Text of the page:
THE qualities which make a man vital on a sports field are those which will single him out on a field of battle. Courage, fitness, bravery, leadership are as useful to a XV or an eleven as to a company, writes Martin Wade.
The ranks, particularly of the British Army were swelled by entrants who played sport at a high level.
Rugby players in particular from across Monmouthshire joined the colours of many regiments during the war – several fighting with distinction.
Monmouthshire’s player soldiers came from all walks of life. Men like Ben Uzzell, fruit seller, and Richard Garnons Williams, who played for both Oxford and Cambridge universities. Those who played rugby did so shoulder-to-shoulder with men from all walks of life, as was always the way in Wales – and as they would in the trenches.
13 Welsh international rugby players were killed during the First World War, and such was the pre-eminence of the Black and Ambers in the Welsh game at the time, six of them were Newport players.
Son of a founder of Newport rugby club and captain for three seasons, Charles Mayrick Pritchard was part of the Black and Ambers team which narrowly lost 3-6 to the All Blacks in 1905. He won one of his 14 caps later that year, helping Wales beat the New Zealanders, when his aggression was said to have “knocked ‘em down like nine pins.”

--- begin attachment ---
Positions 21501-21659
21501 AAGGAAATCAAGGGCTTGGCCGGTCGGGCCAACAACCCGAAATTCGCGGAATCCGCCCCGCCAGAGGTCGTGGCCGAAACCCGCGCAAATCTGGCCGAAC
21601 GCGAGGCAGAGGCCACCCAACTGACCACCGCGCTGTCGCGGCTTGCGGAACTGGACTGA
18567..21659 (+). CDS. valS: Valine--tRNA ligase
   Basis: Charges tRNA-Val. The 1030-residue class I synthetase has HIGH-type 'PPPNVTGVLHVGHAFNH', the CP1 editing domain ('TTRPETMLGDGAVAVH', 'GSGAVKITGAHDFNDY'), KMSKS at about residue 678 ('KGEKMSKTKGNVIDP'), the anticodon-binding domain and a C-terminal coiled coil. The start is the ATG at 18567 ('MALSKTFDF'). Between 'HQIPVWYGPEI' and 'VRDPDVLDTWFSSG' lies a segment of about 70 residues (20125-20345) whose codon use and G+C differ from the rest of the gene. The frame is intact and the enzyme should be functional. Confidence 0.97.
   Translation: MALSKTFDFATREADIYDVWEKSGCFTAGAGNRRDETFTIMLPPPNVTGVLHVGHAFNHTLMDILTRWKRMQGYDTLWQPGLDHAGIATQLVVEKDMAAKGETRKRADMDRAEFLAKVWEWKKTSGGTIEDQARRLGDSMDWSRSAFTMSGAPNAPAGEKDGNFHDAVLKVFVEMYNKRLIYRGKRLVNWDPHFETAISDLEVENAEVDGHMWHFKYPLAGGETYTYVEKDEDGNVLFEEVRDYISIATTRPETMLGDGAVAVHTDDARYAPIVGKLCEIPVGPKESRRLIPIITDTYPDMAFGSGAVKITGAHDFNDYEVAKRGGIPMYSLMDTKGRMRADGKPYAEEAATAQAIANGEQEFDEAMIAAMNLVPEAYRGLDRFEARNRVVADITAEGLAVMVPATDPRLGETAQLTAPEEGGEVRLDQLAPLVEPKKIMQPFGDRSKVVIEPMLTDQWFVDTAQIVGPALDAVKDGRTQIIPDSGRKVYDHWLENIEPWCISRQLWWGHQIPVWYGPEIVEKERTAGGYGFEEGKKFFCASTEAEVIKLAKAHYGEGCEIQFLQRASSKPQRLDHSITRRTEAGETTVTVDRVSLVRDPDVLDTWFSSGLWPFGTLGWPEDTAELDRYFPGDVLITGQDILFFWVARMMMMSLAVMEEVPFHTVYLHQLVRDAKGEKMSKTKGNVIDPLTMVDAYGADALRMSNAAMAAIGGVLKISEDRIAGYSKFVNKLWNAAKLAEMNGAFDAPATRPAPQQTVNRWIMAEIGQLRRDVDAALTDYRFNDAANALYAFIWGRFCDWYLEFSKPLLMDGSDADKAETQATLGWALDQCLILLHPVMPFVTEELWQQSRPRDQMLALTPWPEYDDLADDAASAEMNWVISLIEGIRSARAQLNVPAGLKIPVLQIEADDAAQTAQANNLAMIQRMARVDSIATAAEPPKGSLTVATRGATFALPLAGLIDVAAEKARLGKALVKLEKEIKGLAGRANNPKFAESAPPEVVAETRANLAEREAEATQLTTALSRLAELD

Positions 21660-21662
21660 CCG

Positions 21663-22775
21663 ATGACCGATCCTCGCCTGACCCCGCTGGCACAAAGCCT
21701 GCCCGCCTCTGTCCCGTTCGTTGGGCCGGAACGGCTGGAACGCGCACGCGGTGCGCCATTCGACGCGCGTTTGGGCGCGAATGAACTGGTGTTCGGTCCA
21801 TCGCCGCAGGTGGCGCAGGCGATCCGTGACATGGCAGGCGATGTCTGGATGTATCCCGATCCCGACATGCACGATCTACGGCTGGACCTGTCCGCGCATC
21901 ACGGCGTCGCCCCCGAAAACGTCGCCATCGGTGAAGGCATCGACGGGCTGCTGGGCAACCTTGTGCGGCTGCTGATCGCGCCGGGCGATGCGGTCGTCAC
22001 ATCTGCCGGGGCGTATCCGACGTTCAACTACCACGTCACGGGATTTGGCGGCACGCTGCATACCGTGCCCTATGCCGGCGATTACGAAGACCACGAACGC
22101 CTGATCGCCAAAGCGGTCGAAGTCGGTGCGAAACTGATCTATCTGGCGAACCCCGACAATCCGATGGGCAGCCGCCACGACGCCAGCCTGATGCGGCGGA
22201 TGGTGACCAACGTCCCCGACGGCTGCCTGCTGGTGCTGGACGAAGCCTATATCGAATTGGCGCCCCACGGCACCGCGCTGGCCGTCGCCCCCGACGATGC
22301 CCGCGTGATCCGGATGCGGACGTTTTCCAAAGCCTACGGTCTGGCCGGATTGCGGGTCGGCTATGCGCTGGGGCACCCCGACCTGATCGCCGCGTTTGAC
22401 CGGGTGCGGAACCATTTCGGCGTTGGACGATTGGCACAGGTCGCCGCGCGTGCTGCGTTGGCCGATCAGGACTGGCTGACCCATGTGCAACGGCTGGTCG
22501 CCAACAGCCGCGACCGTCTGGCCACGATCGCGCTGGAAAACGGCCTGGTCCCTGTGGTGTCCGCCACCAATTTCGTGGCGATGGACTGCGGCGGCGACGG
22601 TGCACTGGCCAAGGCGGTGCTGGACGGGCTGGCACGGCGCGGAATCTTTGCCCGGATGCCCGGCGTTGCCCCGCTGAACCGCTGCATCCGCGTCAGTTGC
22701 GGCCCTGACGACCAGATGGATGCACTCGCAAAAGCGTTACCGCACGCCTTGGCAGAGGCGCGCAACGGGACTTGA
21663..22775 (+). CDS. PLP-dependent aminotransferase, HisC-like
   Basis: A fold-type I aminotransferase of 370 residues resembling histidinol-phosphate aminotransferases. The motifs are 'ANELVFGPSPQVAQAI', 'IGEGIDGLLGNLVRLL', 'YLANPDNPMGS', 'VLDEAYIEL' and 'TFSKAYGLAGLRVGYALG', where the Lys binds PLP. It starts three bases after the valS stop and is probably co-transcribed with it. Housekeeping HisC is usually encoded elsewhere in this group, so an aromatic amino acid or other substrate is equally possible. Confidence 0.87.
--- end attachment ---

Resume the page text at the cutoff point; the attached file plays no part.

Pritchard served as a captain with the South Wales Borderers, but within two months of arriving on the Western Front was fatally wounded in a raid on enemy trenches aimed at capturing prisoners. “Have they got the Hun?” he asked as he was carried away on a stretcher. “Yes,” he was told. “Then I have done my bit,” he’s reported to have said. These would be his last words before he died of his wounds the next day on August 14, 1916.
‘Johnnie’ Lewis Williams too shone on the field. A Newport player between 1899-1903, he captained Wales and was part of three Welsh Triple Crown winning sides and scored 17 tries in 17 games. He was captain too in the 38th (Welsh) Infantry Division and was one of the 4,000 killed or wounded taking Mametz Wood during the Battle of the Somme.
One of Wales’s first rugby international players, Richard Garnons Williams’ first and only cap came in 1881 and the career soldier was 58 by the time war broke out in 1914.